The Cybersecurity and Infrastructure Security Agency (CISA) and Girl Scouts of the USA (GSUSA) announced they will collaborate to bring more women into the cybersecurity workforce to bridge the gender gap.

According to a recent report by Women in CyberSecurity and Cybersecurity Ventures (WiCyS), in 2022 women held 25 percent of cybersecurity jobs globally – up from 20 percent in 2019, and around 10 percent in 2013. Yet, women make up 51 percent of the population.

The cybersecurity industry is missing out on a huge portion of the population’s talent pool if women don’t pursue careers in cybersecurity. To close this gap, “it’s critical we foster an interest in cybersecurity in young girls – even as early as grade school,” CISA said in a press release.

“It will take real collaboration to close the cybersecurity gender gap and I am thrilled to strengthen and solidify an already fantastic collaboration with GSUSA to help us get there,” said CISA Director Jen Easterly. “CISA and GSUSA share a common goal to close the gender gap in technology and to inspire the next generation of cybersecurity leaders.”

CISA and GSUSA have collaborated in the past to inspire and educate more young women in cybersecurity.

In 2017, CISA collaborated with GSUSA to create 18 cybersecurity badges, and in less than five years GSUSA has awarded more than 315,00 cybersecurity badges. Later, in 2021, the Department of Homeland Security and CISA partnered with CYBER.ORG and GSUSA to launch the 2021 Girl Scout Cyber Awareness Challenge to help develop the next generation of diverse cybersecurity talent and strengthen the nation’s cybersecurity resilience.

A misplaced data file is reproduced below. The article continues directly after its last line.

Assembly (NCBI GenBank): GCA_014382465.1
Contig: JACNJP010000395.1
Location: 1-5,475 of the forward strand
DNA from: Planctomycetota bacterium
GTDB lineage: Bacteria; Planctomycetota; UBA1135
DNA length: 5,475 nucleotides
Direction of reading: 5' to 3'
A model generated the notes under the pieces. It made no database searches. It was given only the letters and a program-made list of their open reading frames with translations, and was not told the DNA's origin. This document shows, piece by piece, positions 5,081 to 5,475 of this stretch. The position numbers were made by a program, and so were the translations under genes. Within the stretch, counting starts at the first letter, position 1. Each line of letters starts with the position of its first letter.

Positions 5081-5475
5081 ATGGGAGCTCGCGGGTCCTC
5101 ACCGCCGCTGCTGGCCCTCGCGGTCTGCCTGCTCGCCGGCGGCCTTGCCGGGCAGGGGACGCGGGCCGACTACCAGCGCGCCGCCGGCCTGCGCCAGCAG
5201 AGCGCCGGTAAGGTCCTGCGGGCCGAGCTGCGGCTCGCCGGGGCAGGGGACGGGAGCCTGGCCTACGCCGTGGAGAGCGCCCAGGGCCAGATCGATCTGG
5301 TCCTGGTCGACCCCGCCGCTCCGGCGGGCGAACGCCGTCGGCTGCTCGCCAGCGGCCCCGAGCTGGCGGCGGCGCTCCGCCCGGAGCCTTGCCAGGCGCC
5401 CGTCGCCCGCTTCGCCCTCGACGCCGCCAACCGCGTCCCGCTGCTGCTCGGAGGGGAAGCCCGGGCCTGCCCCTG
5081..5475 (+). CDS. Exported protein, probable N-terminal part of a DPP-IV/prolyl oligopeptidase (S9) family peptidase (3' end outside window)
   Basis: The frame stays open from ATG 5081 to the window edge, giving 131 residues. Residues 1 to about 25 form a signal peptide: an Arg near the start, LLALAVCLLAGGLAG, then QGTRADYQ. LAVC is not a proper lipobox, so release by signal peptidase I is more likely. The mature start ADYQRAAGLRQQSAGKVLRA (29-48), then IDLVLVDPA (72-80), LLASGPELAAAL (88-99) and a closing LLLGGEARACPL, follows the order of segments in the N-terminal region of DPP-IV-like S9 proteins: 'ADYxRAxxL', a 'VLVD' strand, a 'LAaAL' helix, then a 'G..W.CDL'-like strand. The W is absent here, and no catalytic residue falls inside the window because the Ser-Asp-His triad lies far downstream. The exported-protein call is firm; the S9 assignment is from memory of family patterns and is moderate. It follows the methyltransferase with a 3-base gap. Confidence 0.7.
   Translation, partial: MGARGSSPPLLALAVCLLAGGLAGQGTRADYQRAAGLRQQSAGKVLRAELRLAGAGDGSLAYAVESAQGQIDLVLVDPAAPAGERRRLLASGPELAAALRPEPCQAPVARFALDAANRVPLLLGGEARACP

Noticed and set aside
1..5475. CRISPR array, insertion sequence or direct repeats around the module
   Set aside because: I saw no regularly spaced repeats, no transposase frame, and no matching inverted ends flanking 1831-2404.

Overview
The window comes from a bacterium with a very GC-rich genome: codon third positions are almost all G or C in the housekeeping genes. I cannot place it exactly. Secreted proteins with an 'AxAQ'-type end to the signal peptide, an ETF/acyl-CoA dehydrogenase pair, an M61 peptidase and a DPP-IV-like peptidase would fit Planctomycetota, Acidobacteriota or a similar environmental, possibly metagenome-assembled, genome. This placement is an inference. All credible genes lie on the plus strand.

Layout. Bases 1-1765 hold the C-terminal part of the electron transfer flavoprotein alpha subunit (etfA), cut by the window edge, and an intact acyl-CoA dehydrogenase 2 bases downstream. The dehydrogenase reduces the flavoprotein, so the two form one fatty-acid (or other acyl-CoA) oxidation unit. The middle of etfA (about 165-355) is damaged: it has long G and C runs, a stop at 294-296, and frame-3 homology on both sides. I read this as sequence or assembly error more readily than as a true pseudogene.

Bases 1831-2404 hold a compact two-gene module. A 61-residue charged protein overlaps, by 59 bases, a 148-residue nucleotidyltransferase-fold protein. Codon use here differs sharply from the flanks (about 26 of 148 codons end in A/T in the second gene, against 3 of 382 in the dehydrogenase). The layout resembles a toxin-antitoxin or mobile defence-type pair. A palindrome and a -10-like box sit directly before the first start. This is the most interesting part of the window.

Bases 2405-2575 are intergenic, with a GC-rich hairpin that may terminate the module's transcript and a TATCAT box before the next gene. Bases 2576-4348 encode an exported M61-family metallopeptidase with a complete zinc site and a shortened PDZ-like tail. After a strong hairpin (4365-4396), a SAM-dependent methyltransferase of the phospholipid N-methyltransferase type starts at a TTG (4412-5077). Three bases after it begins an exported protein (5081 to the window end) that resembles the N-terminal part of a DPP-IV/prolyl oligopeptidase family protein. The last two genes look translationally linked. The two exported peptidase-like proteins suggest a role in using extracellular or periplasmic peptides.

“[On March 12], the Girl Scouts celebrated their 111th birthday and as we kick off Girl Scouts Week, I can’t think of a better way to recognize their impact on every community in America than to formalize our relationship so we can continue to work together to train the next generation of cybersecurity talent our nation so badly needs,” Easterly said.

As part of this new collaboration between the two organizations, CISA will participate in the 2023 Girl Scout Convention at Phenom by Girl Scouts this summer.

CISA will also continue to share tips for girls and their families to stay safe online, not only as they navigate our increasingly digital world, but also as they learn entrepreneurship skills when selling their famous Girl Scout Cookies.

CISA said it’s involvement is part of a broader effort “to ensure the field of cybersecurity reflects the diversity of America because such diversity translates into diversity of thought, enabling better problem-solving.”

Last week, CISA announced another collaboration with WiCyS in a similar strategic effort to close the gender gap in the cybersecurity workforce. CISA is already working with WiCyS to develop a mentorship program that matches women working in cyber with newer women in the field.

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Lisbeth Perez
Lisbeth Perez
Lisbeth Perez is a MeriTalk State and Local Staff Reporter covering the intersection of government and technology.